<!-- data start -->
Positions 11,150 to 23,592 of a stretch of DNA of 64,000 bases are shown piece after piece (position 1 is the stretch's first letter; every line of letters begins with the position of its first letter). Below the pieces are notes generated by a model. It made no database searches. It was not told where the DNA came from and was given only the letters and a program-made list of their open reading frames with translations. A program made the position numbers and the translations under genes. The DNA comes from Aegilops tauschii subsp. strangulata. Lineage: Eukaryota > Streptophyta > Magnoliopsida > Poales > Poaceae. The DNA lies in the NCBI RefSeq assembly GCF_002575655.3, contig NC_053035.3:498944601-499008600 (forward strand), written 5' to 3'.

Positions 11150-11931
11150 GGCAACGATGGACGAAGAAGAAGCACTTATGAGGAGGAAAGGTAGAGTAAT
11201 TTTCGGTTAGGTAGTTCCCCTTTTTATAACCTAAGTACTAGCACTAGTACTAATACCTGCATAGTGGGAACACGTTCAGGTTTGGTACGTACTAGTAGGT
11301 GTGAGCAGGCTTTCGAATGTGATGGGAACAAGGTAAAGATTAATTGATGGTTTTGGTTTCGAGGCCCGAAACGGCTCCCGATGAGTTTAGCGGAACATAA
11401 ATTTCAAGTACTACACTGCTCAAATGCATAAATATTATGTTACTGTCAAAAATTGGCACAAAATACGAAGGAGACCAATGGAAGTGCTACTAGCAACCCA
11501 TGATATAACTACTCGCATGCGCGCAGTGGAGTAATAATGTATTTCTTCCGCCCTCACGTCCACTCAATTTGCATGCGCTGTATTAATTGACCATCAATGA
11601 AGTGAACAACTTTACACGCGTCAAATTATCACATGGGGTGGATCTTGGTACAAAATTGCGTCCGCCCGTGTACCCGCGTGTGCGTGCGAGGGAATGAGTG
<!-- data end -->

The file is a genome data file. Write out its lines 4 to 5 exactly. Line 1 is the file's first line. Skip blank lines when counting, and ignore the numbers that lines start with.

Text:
11201 TTTCGGTTAGGTAGTTCCCCTTTTTATAACCTAAGTACTAGCACTAGTACTAATACCTGCATAGTGGGAACACGTTCAGGTTTGGTACGTACTAGTAGGT
11301 GTGAGCAGGCTTTCGAATGTGATGGGAACAAGGTAAAGATTAATTGATGGTTTTGGTTTCGAGGCCCGAAACGGCTCCCGATGAGTTTAGCGGAACATAA